`auton-survival`

includes extensions to the standard Cox Proportional Hazards (CPH) (Cox, 1972) involving deep representation learning (Faraggi and Simon, 1995; Katzman et al., 2018) as well as latent variable survival regression models,

`auton-survival`

**The SurvivalModel Class**

The package provides a convenient ** SurvivalModel** class that enables rapid experimentation via a consistent API that wraps multiple alternative regression estimators. In addition to the models mentioned above, the

`SurvivalModel`

Hyperparameter tuning for model selection can be streamlined with the ** SurvivalRegressionCV** class to apply cross-validation over a user-specified hyperparameter grid.

**Time-Varying Survival Regression**

Real-world data often consists of multiple time-dependent observations per individual or time-varying covariates. is equipped to handle time-varying covariates for survival analysis with auto-regressive deep learning models that allow learning temporal dependencies when estimating time-to-event outcomes. Implementations of time-varying DSM and Deep Cox Proportional Hazards model involve the use of RNNs, LSTMs, or GRUs (Chung et al., 2014; Hochreiter and Schmidhuber, 1997) for time-varying survival regression as shown in

`auton-survival`

**Counterfactual Estimators of Survival**

Decision support often requires reasoning about * ‘what if’* scenarios regarding the effect of different treatments on outcomes. In observational settings, outcomes and treatment assignments may share common causes. Adjusting for such confounding factors is crucial when performing causal inference.

`auton-survival`

where is just an estimate of the conditional expectation of survival learnt on the population under intervention* *.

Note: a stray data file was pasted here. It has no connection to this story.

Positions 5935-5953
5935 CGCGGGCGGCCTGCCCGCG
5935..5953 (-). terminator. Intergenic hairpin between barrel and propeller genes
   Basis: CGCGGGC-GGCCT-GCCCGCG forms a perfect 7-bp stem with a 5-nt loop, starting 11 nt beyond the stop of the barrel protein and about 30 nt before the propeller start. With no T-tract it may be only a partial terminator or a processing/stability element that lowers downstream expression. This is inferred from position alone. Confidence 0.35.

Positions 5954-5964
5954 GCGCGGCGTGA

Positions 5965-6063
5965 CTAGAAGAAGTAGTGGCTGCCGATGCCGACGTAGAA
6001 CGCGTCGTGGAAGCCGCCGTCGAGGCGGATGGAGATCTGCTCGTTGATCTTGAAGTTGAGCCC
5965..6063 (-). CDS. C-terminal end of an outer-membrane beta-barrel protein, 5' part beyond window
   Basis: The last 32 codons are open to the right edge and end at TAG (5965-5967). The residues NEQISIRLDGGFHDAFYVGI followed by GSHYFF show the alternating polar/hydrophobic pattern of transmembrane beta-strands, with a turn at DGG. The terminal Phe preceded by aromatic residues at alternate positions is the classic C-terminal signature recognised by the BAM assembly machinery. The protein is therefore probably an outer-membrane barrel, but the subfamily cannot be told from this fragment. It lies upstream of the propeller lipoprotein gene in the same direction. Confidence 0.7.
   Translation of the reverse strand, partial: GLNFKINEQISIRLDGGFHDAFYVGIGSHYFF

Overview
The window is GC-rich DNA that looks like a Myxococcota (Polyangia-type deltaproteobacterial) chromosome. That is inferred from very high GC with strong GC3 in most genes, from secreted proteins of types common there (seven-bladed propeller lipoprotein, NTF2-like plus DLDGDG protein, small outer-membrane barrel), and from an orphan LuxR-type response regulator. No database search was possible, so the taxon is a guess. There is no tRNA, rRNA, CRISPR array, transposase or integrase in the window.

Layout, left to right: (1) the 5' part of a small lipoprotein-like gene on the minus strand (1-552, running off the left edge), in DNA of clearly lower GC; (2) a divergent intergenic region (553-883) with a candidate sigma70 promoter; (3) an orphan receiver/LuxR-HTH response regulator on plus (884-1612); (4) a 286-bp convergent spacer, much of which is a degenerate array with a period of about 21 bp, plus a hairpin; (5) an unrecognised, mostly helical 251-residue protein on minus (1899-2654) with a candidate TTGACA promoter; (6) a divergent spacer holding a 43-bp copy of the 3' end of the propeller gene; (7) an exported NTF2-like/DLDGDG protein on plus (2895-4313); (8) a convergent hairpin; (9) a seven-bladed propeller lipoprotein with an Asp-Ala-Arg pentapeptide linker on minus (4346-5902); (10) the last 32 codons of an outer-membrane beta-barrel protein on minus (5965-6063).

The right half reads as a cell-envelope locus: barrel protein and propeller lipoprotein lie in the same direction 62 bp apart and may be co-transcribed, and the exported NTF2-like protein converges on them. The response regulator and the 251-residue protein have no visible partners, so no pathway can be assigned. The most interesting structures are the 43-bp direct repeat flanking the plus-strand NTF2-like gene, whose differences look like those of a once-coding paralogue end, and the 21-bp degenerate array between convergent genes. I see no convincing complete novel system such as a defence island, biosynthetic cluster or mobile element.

Consider the data from the large SEER Cancer Incidence registry (Ries et al., 1975). When stratified by region (**Figure 4a**), there is an apparent disparity in survival rates. We demonstrate the use of counterfactual regression to provide insight into whether these discrepancies can be attributed to the geographic region or other socio-economic or physiological confounding factors that affect both belonging to these regions and the outcomes. To adjust estimates of survival with counterfactual estimation, we train two separate Deep Cox models on data from Greater California and Louisiana as counterfactual regressors. The fitted regressors are then applied to estimate the survival curves for each instance, which are then averaged over treatment groups to compute the domain-specific survival rate. **Figure 4b** presents the counterfactual survival rates compared with the survival rates obtained from a Kaplan-Meier estimator. The Kaplan-Meier estimator does not adjust for confounding factors and overestimates treatment effect, as evidenced by the extent that survival rates differ between regions. Alternatively, counterfactual regression adjusts for confounding factors and predicts more similar survival rates between regions.

Figure 5:

Survival rates differ across groups of individuals with heterogeneous characteristics. Identifying groups of patients with similar survival rates can be used to derive insight into practices and interventions that can help improve longevity for such groups. While domain knowledge can help identify such subgroups, in practice there could be potentially complex, non-linear feature interactions that determine assignment to subgroups, making identification difficult. In , we refer to this group identification and survival assessment as

`auton-survival`

Our package offers multiple approaches to phenotyping that involve either the use of specific domain knowledge, as in the case of the intersectional phenotyper, or a completely unsupervised approach that clusters subjects based on the observed covariates. Additionally, also offers phenotypers that explicitly involve supervision in the form of the observed outcomes and counterfactuals inform the learned phenotypes to better stratify the data. Directed Acyclic Graphical representations of probabilistic phenotypers in